The ACT government's document "Transport for Canberra 2012-2031" states in section 2.2 (Public transport and land use): "The key message of the Frequent Network is that future developments - whether by the government, private or community sector - will need to be on or near the Frequent Network service to benefit from the frequent and reliable public transport service it will provide." Thus land use will be manipulated to serve public transport instead of developing public transport to serve that type of land use that the majority of Canberrans want: to retain a low-rise, medium denity, ‘bush capital’ character outside of the town centres. It has been shown that frequent and reliable public transport can be provided to all citizens without a change in land use. "Transport for Canberra 2012-2031" condemns most Canberrans to second rate public transport and this does not have to be the case.
No Account Taken of Advances in Information Technology
There is one major challenge to providing good public transport service accross the entire urban region: coordinating services to guarantee connection. Then, if the frquency of service is sufficent, there will be good and guaranteed service from anywhere to anywhere. Coordination in a network the size of Canberra, taking into account the contingencies and local delays that normally arise, is beyond human operators. It is not beyond the technology. Computers excel in dynamic sccheduling especially with the communications and location technology that is available. A coordinated service based on local services connecting with intertown express services is well within reach. More personalised services can also be developed. For example, instead of equipping buses with MyWay card readers for satistical purposes, it would be far more effective to equip each bus stop with a MyWay card reader to signal the passenger's need to a control system.
The Poor and the Aged will be the Big Losers
In his lead article in the Canberra Times Forum section on March 29, 2014 Ross Peake stated that the main argument offered by the ACT government for the development of light rail in Canberra was “high land values along the rail corridor and the likelihood of attracting more high-tech companies that see the value of easy access for their employees and clients”. Minister Simon Corbell ("Room for 45,000 more on city strip", April 9, p1) implies that the residents of existing public housing complexes will be relocated to serve this development strategy. Thus the people who have the most need for public transport including the ageing living in their own suburban homes will be served with second rate public transport.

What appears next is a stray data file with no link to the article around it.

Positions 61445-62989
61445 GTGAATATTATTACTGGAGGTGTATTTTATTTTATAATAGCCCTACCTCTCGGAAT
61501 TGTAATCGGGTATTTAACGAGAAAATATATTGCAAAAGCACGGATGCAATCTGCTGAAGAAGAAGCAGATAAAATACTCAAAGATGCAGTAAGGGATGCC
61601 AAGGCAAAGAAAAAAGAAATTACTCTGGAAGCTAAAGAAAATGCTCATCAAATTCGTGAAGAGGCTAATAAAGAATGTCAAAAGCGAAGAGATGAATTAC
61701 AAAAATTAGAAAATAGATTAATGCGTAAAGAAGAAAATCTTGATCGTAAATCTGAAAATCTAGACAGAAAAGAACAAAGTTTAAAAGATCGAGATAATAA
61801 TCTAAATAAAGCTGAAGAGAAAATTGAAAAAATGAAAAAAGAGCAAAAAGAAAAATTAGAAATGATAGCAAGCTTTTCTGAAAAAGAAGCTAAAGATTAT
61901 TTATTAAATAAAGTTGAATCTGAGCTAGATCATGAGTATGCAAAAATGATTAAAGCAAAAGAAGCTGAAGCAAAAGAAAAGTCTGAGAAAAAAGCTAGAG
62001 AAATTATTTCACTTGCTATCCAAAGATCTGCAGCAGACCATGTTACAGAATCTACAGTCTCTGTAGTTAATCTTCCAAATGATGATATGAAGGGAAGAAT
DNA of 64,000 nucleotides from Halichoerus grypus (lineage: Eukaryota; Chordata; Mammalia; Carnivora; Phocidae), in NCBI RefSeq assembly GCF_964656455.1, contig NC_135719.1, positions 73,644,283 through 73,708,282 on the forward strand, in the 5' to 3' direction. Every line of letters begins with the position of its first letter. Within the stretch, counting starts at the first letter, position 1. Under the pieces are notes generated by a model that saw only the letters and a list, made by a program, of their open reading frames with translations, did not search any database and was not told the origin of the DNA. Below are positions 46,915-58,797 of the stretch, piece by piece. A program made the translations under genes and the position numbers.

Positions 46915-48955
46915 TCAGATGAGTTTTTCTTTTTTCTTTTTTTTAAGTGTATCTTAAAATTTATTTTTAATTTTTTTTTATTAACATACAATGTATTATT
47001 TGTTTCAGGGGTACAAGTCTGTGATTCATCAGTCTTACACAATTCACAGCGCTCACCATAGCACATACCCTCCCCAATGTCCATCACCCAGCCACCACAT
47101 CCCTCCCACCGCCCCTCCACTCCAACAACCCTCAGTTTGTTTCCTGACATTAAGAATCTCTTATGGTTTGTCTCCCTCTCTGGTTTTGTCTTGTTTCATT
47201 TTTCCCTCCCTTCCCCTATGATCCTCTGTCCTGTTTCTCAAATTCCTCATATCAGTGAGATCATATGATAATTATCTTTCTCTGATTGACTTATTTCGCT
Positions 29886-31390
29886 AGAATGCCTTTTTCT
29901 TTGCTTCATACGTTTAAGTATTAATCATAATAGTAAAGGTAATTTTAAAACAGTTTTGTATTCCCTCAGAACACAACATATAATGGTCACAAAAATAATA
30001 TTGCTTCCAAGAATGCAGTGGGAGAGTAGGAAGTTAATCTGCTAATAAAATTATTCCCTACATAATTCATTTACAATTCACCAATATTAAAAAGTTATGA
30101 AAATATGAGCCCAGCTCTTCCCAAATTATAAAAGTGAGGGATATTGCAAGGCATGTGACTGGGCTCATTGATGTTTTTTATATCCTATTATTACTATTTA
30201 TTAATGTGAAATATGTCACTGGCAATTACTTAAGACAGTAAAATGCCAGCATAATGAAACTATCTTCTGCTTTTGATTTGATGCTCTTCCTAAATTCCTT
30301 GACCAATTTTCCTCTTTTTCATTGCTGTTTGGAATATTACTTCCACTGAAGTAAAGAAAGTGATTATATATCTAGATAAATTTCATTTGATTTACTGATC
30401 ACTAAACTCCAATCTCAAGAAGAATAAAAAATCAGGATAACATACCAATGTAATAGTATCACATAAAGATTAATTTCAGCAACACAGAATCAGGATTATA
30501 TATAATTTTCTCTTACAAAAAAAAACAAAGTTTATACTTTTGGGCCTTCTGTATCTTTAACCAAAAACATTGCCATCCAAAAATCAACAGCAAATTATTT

Light Rail is Wrong Anyway
Trams don't overtake, so you can't have express services and local services on the same track. Instead you have to run both a bus service and a tram service.
Any incident that stops a tram-car blocks every car on the track. When there is no grade separation (as on Northbourne Avenue) trams cause traffic congestion and their frequency of service has to be limited for this reason. The alternative is to build grade separated (elevated rail) networks as is currently being built in Honolulu.
Tram cars have a maximum speed around 80kph but do not operate near that speed unless there is grade separation. Buses have a significantly higher maximum speed suited to express services on busways.
A tram line is set in concrete, every development has to serve the tram line. Bus services are flexible. Bus services can be adapted to complement the new demand responsive services that will arise with advances in information technology and new developments in the automobile for the urban environment.